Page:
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Harford County to retain national firm in opioid lawsuit

County Executive Barry Glassman signs an emergency declaration two years ago as County Attorney Melissa Lambert looks on. The County Council Tuesday night approved Lambert's request on behalf of Glassman to retain a national law firm in a legal fight over the opioid crisis.
County Executive Barry Glassman signs an emergency declaration two years ago as County Attorney Melissa Lambert looks on. The County Council Tuesday night approved Lambert's request on behalf of Glassman to retain a national law firm in a legal fight over the opioid crisis. (MATT BUTTON/THE AEGIS FILE 2016)

Harford County will retain the national law firm Robbins Geller Rudman & Dowd LLP in its planned lawsuit against opioid manufacturers and distributors, after the Harford County Council approved the county government’s request Tuesday evening.

“We have to hold the manufacturers and distributors accountable for their lack of watchdog [role],” County Attorney Melissa Lambert told council members as she presented the administration’s request to retain outside counsel.

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County Executive Barry Glassman announced during his annual State of the County Address in January his intent to sue the opioid industry for its alleged contributions to doctors over-prescribing painkillers to patients who became addicted to them and then moved on to heroin.

Addiction to heroin and other opioids has become a deadly epidemic in Harford County, the state and the nation in recent years.

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“The opioid epidemic in the U.S. has become the worst drug crisis in U.S. history,” Lambert said.

Counties, municipalities and even Native American tribes throughout the U.S. have filed lawsuits against the pharmaceutical industry, and Robbins Geller Rudman & Dowd has been retained by many of those jurisdictions.

“This is extremely complex mass tort litigation,” Lambert said, noting experienced litigators with firms such as Robbins Geller are needed for such cases.

U.S. District Judge Dan A. Polster, of the Northern District of Ohio, is overseeing more than 400 suits filed in federal court against opioid manufacturers and distributors, as well as pharmacies. Polster has ordered attorneys for the plaintiffs and defendants to reach a settlement by the end of 2018, rather than pursue litigation, The New York Times reported earlier this month.

Lambert mentioned Polster’s push toward mediation and a settlement during Tuesday’s council meeting.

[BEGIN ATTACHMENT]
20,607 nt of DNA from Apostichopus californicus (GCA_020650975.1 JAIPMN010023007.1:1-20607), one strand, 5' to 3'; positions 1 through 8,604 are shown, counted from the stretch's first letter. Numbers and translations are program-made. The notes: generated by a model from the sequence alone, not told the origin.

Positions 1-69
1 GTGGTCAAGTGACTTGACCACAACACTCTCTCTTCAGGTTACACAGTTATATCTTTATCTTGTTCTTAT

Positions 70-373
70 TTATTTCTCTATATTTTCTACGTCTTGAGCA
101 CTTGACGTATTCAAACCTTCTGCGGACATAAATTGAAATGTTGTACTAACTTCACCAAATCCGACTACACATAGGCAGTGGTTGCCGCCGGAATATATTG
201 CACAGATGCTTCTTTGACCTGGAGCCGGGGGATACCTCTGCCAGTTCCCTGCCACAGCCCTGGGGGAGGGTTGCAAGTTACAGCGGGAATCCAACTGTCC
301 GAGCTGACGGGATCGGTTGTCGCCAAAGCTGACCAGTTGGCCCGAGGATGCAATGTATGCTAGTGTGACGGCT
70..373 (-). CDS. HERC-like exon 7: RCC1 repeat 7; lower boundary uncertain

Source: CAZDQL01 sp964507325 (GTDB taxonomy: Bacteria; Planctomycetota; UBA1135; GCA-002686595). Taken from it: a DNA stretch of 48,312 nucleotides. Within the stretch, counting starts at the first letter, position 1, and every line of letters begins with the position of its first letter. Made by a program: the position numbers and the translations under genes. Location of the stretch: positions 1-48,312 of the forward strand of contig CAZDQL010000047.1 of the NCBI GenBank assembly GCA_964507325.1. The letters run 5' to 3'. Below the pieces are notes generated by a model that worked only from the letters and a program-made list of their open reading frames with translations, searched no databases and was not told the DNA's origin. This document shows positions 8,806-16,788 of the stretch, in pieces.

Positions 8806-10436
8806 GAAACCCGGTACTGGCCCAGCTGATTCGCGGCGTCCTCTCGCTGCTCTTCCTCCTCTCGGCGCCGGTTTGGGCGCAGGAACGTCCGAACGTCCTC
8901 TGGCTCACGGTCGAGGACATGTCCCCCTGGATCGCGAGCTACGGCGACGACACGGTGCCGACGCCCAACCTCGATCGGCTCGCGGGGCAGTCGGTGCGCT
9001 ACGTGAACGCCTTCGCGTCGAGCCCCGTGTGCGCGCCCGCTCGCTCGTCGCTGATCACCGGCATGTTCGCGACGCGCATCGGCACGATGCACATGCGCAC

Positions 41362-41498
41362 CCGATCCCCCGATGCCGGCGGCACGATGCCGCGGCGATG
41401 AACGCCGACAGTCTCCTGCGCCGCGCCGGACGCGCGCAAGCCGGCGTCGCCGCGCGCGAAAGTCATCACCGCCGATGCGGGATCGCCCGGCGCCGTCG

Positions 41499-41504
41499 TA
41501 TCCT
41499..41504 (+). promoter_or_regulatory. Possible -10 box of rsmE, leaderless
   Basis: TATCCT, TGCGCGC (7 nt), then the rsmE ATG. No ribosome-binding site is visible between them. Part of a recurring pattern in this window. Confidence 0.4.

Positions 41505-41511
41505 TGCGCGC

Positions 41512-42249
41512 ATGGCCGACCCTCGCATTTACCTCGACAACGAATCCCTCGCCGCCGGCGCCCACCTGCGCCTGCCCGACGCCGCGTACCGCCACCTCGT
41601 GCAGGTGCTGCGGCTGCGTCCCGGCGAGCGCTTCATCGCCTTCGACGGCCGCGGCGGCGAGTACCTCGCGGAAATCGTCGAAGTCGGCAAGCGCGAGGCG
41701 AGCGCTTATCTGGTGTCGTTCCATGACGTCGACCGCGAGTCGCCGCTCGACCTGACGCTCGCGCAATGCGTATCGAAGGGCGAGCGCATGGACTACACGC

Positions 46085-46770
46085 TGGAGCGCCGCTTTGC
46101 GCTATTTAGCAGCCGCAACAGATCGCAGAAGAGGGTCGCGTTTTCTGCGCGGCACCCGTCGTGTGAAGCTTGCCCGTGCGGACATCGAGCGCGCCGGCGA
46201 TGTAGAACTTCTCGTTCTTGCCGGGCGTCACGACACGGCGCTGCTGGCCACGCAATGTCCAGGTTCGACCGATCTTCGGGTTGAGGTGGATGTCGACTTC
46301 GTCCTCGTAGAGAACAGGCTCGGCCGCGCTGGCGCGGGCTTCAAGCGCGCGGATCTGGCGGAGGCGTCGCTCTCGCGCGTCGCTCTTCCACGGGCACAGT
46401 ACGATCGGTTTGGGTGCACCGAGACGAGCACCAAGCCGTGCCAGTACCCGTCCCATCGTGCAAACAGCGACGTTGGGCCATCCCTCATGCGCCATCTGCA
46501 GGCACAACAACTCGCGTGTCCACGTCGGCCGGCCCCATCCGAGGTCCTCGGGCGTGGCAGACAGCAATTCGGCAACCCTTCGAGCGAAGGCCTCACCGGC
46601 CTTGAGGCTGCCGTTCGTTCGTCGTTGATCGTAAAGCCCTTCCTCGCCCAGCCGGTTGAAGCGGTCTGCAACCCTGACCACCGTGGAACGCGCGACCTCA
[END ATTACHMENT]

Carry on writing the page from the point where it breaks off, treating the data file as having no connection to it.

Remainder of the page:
“He understands the need to not have ... unnecessary delay when there are people dying every day,” Lambert said.

There have been 91 suspected overdoses in Harford, 22 of them fatal, so far this year, according to Lambert.

The Harford County Sheriff’s Office, which keeps a publicly displayed tally of suspected opioid overdoses, reported 450 overdoses, including 81 fatalities, in 2017.

She cited data that indicates prescription drug manufacturers misrepresented the addictive nature of opioids, and said there has been “a complete lack of oversight and reporting by distributors,” leading to a flood of the drugs into communities nationwide.

“What we need to do is help Harford County get some kind of relief,” Lambert said.

She stressed to council members that Robbins Geller will not charge Harford County if they do not win.

“The only time we will pay any costs or fees is if they are able to win a settlement or judgment on our behalf,” Lambert said.

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She said county government leaders, as well as all of the agencies that have been affected by the local opioid crisis, such as police, the courts, prosecutors, the health department, will meet with Robbins Geller attorneys to determine what financial costs those entities have borne so far, what costs they would bear in the future and the costs of a community education program.

Those costs would factor into what portion of a settlement would go to Harford County, according to Lambert.

Her request for outside counsel gained broad support among council members, who voted 6-1 in favor of it.

“This is a time-sensitive issue,” Council President Richard Slutzky said.

Councilman Mike Perrone, who is also a Republican candidate for county executive, cast the dissenting vote.

He said he wanted to “try to go down the road of anticipating unanticipated consequences.”

He expressed concerns about the potential impact on patients who use opioids to manage chronic pain and do not have access to alternate treatments such as medical marijuana, which is legal in Maryland.

Perrone also warned that pharmaceutical firms that are not part of the lawsuits could become “a little gun shy” and not invest funds in research and development of an opioid that could be used to successfully treat pain without side effects or addictive properties.

He suggested legislative and regulatory solutions at the state level, rather than litigation.

“These are the ground rules that we need to lay in order to ensure that consumers are protected,” Perrone said.

Lambert told council members that the object of litigation is not to get rid of prescription opioids, but rather to ensure responsible distribution.

“The primary goal is that there is responsible prescribing of these medications,” she said.

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